I began developing these tools during my residency at the ZKM Institute For Music and Acoustics in February 2016. They were designed to help compose complex OSC interactions with Kyma. There are many compelling reasons why you would want to work more with OSC in Kyma. Harnessing the Pacarana DSP to couple realtime software control and sonic parameters is one of them - an ideal combination for the heavy CPU demands of spatial sound composition.
Cristian Vogel, Copenhagen 2016
The Kyma bidirectional OSC Protocol implemented by Symbolic Sound in 2010, seems to have been designed primarily for expressive controllers. It is straightforward and simple to use when your controller adheres to the protocol for interfacing with Kyma Sounds. To achieve a reliable connection, one of the requirements of the Kyma protocol is that the Paca(rana) will not send an OSC message until it has received that message first from a valid port and IP address. Then it knows for sure that the message is going to the right place. In most situations, this works well…but things can get complicated if you want to send many arbitrary OSC messages from Kyma to a destination that is primarily a receiver, such as a virtual world or an object based spatial audio system. That’s where the NeverEngine Labs OSC Tools can help.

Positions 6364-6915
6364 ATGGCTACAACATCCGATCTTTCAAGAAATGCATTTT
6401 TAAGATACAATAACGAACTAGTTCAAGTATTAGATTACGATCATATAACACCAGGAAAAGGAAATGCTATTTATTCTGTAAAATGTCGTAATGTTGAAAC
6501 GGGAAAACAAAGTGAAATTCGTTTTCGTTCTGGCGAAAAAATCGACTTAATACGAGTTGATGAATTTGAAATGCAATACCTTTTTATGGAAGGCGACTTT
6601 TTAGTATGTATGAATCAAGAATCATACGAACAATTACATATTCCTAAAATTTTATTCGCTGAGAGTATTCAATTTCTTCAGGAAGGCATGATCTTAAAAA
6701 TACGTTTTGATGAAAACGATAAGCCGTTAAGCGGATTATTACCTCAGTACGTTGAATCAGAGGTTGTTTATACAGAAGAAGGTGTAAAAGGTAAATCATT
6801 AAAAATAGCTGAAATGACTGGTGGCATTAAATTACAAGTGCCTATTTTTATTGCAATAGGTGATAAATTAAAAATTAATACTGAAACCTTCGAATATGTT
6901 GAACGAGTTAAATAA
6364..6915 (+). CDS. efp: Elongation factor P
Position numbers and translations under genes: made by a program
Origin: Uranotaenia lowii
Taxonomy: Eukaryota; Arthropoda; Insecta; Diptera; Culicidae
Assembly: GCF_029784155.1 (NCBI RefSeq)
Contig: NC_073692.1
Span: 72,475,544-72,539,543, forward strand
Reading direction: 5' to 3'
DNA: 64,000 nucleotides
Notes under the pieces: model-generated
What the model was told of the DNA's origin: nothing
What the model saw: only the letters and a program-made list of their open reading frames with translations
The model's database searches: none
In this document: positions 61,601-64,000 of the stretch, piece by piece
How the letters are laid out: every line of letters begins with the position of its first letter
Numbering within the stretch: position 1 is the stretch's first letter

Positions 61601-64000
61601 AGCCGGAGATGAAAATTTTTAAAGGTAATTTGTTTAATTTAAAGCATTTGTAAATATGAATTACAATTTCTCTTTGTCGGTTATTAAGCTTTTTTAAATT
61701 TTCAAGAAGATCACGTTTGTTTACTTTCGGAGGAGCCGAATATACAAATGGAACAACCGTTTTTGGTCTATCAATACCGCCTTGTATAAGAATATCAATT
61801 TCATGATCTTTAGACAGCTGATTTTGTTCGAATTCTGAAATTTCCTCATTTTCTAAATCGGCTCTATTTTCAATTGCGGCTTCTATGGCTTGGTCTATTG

SendOSC and ReadOSC can send and receive arbitrary OSC messages, which you define directly in the Sound using standard OSC syntax. They will be converted transparently to the widget based syntax Kyma uses for sending and receiving OSC data.
Why use OSC syntax? The main reason is that it makes Kyma more compatible and easier to setup with established systems that have already defined a list of messages they can accept. You could copy messages from the user documentation of the system you want to control and paste them directly into the Sound parameter field to start exploring them. Working directly with OSC syntax in Kyma also makes the task of debugging connections easier as you might get a better impression about the nature of messages being sent and received.
Aside from the OSC syntax parsing, our Classes also allow you to remap and rewrite OSC messages, both on the way in and the way out. You could define your own naming schemas with meaningful labelling that better relates to the way your sound design is controlling or being controlled by another complex system. Dynamic scaling and smoothing and other useful features are also available. And for more advanced programming, you can use SmallTalk to build OSC messages algorithmically using scripted variables.